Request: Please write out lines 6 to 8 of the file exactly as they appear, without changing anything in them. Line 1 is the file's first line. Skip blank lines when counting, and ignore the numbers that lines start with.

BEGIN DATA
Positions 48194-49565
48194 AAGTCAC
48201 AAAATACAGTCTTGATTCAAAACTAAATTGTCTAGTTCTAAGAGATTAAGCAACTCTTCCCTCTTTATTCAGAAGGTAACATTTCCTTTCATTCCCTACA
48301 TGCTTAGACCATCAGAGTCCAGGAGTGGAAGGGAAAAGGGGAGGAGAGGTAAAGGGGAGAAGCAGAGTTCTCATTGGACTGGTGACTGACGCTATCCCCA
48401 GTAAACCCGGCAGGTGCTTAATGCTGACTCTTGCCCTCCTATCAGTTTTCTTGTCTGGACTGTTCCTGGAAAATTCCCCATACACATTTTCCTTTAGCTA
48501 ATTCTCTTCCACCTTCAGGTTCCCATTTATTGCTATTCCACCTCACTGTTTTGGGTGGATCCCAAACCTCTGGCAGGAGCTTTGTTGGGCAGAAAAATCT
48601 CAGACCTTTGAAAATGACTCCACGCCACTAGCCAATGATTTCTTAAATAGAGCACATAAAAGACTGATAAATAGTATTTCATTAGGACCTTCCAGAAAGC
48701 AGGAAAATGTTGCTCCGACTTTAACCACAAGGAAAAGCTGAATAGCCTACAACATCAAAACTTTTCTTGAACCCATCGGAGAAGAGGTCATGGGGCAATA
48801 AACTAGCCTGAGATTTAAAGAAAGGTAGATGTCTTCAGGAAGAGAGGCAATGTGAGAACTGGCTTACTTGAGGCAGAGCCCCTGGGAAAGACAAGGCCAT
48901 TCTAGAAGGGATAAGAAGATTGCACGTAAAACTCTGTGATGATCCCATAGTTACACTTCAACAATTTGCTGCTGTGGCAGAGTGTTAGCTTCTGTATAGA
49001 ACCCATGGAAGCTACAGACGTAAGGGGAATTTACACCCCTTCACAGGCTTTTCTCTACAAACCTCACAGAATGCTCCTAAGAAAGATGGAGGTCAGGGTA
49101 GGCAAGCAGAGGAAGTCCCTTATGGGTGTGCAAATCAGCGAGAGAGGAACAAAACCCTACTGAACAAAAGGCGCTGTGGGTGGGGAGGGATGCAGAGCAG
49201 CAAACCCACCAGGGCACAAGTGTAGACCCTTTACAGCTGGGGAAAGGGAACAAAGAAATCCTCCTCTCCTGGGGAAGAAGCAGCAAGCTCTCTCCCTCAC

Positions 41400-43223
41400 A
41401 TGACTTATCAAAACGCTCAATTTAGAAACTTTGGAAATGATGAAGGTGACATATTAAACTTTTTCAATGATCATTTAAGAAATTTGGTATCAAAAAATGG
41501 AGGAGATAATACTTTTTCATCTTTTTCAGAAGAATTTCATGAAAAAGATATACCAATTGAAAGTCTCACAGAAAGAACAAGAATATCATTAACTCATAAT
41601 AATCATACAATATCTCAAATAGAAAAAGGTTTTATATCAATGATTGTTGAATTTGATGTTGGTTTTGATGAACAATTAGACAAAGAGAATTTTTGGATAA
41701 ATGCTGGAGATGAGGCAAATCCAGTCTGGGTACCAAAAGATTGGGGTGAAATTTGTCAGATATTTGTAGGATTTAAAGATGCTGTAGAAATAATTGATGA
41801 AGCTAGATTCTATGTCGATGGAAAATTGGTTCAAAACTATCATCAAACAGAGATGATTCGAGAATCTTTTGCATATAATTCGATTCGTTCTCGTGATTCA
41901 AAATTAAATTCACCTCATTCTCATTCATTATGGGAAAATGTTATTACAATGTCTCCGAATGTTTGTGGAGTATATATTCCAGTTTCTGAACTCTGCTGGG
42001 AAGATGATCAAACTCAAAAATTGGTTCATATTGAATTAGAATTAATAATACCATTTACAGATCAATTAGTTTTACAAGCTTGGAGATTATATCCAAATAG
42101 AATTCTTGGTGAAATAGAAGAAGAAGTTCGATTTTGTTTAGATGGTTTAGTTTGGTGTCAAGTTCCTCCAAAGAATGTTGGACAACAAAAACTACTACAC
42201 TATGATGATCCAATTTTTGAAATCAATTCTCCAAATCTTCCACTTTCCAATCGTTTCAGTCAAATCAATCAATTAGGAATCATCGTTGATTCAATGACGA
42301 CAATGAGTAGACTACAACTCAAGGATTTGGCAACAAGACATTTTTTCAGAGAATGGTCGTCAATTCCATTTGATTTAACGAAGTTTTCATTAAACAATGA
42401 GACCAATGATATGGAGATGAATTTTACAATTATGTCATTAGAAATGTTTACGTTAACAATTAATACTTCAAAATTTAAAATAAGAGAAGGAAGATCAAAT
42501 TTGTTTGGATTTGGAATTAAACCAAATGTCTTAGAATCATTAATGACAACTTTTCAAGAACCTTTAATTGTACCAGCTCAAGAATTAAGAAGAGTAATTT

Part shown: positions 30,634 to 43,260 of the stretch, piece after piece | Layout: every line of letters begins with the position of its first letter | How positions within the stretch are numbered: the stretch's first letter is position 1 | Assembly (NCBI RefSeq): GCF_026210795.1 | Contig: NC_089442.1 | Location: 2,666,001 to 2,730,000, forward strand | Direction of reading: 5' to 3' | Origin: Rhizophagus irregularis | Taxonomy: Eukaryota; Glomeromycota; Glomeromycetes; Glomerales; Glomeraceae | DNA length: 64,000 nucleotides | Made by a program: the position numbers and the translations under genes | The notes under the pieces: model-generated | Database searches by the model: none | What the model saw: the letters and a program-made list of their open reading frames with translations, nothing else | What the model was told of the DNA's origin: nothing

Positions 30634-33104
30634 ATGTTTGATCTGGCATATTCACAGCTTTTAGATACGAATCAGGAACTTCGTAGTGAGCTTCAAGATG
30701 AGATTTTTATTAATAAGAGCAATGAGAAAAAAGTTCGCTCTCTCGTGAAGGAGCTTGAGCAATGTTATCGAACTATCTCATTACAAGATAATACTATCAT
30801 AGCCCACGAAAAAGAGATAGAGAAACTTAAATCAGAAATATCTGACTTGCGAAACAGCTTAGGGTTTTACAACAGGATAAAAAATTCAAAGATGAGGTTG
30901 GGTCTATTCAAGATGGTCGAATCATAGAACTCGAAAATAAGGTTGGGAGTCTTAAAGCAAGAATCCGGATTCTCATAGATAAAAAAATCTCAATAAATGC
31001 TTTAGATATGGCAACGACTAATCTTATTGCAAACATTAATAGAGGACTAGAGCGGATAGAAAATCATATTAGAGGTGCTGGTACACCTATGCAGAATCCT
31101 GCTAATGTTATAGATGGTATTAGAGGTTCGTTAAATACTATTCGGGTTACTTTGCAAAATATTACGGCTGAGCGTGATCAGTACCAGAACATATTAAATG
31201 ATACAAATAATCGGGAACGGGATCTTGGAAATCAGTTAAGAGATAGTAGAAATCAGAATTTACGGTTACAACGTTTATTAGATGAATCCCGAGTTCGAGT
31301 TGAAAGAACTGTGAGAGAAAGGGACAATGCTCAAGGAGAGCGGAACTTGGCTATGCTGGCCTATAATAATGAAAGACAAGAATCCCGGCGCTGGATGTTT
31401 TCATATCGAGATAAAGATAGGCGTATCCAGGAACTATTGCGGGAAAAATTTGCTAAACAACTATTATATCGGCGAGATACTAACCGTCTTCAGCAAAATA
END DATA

48501 ATTCTCTTCCACCTTCAGGTTCCCATTTATTGCTATTCCACCTCACTGTTTTGGGTGGATCCCAAACCTCTGGCAGGAGCTTTGTTGGGCAGAAAAATCT
48601 CAGACCTTTGAAAATGACTCCACGCCACTAGCCAATGATTTCTTAAATAGAGCACATAAAAGACTGATAAATAGTATTTCATTAGGACCTTCCAGAAAGC
48701 AGGAAAATGTTGCTCCGACTTTAACCACAAGGAAAAGCTGAATAGCCTACAACATCAAAACTTTTCTTGAACCCATCGGAGAAGAGGTCATGGGGCAATA